4.2 We consider that the Government has
made fundamental errors in making its forecasts of the amount
of renewable energy capacity that can be brought on stream and
that it's framing of the proposed RO is fundamentally flawed.
4.3 The Government clearly believes that
it can benefit from the contribution of EfW without having to
provide any further support to the industry to secure that contribution.
It argues in section 2.4 of the RO consultation document "Energy
from waste. . . is already commercially viable, well established
and can compete with electricity from fossil fuels." This
is used to justify exclusion of EfW from the Obligation. This
suggests that the Government fundamentally misunderstands the
marketplace within which EfW operates.
4.4 EfW is unique among renewable energy
technologies in having to compete successfully in two separate
markets in order to be viable, namely the electricity market,
to guarantee electricity sales and the waste market, where tough
competitive tenders must be won in order to secure the fuel stock.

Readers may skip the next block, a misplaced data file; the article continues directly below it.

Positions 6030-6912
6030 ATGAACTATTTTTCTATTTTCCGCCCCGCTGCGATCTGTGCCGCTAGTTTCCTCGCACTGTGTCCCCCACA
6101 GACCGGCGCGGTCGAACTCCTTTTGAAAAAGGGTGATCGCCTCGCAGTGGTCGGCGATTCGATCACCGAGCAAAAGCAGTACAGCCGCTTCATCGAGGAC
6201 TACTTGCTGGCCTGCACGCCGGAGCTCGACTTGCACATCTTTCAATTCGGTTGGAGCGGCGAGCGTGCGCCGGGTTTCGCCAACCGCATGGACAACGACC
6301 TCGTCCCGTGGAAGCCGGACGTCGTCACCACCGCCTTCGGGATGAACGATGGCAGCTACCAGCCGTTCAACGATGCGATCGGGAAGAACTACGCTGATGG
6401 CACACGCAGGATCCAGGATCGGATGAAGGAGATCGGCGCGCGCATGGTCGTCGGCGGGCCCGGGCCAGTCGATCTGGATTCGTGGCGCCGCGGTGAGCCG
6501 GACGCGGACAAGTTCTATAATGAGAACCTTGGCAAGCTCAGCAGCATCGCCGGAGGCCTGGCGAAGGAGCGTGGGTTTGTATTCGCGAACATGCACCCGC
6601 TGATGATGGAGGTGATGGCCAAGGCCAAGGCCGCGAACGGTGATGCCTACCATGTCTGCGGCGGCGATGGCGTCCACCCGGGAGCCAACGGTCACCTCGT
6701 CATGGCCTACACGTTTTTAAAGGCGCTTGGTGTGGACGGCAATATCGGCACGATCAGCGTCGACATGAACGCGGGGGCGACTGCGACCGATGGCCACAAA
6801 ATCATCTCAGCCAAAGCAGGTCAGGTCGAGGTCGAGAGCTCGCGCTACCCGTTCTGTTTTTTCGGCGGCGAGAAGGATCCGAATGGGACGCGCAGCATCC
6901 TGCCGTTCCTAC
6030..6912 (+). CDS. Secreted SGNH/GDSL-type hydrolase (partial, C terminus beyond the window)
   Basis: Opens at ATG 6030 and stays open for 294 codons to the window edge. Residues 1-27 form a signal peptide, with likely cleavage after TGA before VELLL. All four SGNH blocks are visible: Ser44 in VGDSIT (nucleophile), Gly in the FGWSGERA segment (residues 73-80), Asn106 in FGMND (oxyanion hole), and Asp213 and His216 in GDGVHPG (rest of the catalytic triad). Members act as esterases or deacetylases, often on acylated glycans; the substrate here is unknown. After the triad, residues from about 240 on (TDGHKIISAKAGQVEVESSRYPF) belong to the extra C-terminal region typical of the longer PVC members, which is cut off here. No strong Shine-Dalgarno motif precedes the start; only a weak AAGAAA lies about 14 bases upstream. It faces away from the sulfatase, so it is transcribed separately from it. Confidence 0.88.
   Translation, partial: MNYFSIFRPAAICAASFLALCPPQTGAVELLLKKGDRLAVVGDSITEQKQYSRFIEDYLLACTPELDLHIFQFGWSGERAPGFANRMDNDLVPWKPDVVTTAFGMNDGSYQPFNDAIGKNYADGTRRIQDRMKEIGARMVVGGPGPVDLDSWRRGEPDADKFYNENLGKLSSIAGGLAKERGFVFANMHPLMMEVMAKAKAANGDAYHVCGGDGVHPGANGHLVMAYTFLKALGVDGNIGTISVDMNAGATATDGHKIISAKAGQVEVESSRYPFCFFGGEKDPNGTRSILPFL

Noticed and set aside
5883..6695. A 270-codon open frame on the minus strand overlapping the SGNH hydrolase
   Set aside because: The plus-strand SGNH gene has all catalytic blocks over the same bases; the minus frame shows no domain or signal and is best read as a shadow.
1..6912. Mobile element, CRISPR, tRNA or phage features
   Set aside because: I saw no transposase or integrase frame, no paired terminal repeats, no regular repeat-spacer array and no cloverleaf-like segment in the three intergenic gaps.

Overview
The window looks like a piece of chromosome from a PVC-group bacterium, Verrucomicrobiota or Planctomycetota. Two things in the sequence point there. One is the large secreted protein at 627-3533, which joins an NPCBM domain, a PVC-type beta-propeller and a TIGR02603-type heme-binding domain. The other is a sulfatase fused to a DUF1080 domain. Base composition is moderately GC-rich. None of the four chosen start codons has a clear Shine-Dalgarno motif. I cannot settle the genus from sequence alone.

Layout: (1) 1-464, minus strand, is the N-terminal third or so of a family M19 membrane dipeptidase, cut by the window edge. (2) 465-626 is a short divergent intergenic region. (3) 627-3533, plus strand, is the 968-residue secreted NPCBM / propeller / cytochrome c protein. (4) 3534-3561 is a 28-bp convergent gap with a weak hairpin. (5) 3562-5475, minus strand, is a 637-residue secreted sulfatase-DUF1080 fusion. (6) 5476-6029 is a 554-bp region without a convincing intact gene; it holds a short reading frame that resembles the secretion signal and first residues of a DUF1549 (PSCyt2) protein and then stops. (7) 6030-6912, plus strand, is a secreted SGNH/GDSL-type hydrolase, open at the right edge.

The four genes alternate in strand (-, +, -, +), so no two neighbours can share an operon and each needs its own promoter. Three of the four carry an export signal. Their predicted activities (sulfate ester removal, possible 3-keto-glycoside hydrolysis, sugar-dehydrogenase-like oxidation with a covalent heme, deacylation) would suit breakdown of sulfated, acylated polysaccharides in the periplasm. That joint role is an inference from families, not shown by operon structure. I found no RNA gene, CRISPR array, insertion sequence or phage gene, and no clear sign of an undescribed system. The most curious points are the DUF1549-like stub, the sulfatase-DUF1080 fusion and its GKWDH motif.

In order to succeed, therefore, EfW projects need to achieve a
delicate balance between the price they can achieve for electricity
sales and the price they charge at the gate for waste disposal.
Moreover, the Government seems to assume that most of the outstanding
NFFO contracts for EfW will become developed projects. We believe
that a significant proportion will fail because of planning constraints,
highly competitive landfill gate fees and the difficulties in
simultaneously winning tenders for waste contracts and supply
4.5 Data provided by the Government in the
RO consultation document indicate that a total of 13TWh are expected
to come from "non-eligible" sources of renewable energy,
which comprise EfW and large-scale hydro. At present, non-eligible
sources contribute 6TWh. It is generally accepted that large-scale
hydro has been fully exploited in the UK, and this technology
is not expected to show significant future increases in capacity.
The Government has therefore assumed that, without support under
the RO, EfW can contribute an additional 7TWh by 2010. This would
require 1,000 MW of additional EfW capacity, which translates
into an annual throughput of an additional 12.5mt MSW (well above
the levels forecast by the Government in "Waste Strategy
2000"), and the commissioning of 63 new plants each with
an average capacity of 200,000 tonnes.EWA has repeatedly stated
that it only realistically anticipates a further 366 MW of EfW
capacity by 2010this is likely to be halved outside the
4.6 We find the Government's assumptions
and projections relating to the profile of the RO unrealistic.
EWA has carried out a full analysis of the likely contribution
from all renewables each year up to 2010, which in summary shows